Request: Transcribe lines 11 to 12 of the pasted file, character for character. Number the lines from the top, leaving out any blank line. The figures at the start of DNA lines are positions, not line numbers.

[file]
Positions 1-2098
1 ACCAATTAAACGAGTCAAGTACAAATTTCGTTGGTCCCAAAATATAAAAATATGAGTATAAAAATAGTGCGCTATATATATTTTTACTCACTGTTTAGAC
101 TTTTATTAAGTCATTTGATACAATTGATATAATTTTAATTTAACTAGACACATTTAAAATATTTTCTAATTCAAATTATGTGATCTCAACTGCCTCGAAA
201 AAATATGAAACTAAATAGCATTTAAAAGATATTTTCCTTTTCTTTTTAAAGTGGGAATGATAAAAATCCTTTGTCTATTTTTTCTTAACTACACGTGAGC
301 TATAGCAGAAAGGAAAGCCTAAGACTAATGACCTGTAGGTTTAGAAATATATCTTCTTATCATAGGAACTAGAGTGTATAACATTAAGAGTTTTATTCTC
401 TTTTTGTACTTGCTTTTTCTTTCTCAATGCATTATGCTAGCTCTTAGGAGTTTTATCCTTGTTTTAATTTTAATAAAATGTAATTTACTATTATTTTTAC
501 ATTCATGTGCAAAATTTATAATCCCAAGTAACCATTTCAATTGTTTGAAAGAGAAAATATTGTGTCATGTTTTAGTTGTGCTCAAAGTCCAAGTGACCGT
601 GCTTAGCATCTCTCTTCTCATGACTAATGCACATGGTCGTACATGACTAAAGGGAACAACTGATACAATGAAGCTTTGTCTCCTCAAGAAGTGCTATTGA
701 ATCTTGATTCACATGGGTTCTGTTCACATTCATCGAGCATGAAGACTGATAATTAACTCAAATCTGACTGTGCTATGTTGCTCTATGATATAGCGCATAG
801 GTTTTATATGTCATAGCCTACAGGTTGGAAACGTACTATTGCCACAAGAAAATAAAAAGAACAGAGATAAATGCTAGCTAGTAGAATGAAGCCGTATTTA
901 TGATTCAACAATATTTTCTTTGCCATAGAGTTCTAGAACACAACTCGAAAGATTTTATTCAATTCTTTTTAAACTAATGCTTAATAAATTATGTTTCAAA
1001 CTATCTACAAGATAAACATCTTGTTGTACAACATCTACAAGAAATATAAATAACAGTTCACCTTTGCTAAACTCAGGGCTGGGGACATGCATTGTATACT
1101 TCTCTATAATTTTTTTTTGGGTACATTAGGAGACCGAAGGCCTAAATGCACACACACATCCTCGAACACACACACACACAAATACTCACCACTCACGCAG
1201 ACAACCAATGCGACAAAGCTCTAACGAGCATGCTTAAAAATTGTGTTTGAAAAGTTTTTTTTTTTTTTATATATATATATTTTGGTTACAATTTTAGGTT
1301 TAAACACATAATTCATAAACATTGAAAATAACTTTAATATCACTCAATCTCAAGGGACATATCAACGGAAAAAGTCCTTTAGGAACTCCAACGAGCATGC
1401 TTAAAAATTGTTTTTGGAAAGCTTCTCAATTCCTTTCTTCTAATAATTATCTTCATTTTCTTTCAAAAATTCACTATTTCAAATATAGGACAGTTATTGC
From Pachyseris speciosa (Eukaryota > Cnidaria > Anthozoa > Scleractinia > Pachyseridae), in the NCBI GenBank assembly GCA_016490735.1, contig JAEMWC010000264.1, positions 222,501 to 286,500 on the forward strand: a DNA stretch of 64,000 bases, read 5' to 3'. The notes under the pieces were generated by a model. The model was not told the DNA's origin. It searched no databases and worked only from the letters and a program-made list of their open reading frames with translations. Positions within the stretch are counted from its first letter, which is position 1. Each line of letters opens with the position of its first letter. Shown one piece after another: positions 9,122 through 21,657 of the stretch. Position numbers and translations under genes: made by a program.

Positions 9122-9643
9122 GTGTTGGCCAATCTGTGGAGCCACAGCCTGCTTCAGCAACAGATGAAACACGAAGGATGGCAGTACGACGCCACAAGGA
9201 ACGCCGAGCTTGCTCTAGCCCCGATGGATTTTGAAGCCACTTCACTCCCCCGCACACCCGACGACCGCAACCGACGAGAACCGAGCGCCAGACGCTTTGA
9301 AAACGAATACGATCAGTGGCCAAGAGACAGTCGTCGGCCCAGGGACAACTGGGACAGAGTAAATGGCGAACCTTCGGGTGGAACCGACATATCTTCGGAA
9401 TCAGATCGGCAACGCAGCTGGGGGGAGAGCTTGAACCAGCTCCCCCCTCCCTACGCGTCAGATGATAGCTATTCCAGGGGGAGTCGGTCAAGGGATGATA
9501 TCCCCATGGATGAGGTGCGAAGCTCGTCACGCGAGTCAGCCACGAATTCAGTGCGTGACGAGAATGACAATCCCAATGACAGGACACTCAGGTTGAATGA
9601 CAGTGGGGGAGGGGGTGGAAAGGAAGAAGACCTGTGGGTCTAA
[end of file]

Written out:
901 TGATTCAACAATATTTTCTTTGCCATAGAGTTCTAGAACACAACTCGAAAGATTTTATTCAATTCTTTTTAAACTAATGCTTAATAAATTATGTTTCAAA
1001 CTATCTACAAGATAAACATCTTGTTGTACAACATCTACAAGAAATATAAATAACAGTTCACCTTTGCTAAACTCAGGGCTGGGGACATGCATTGTATACT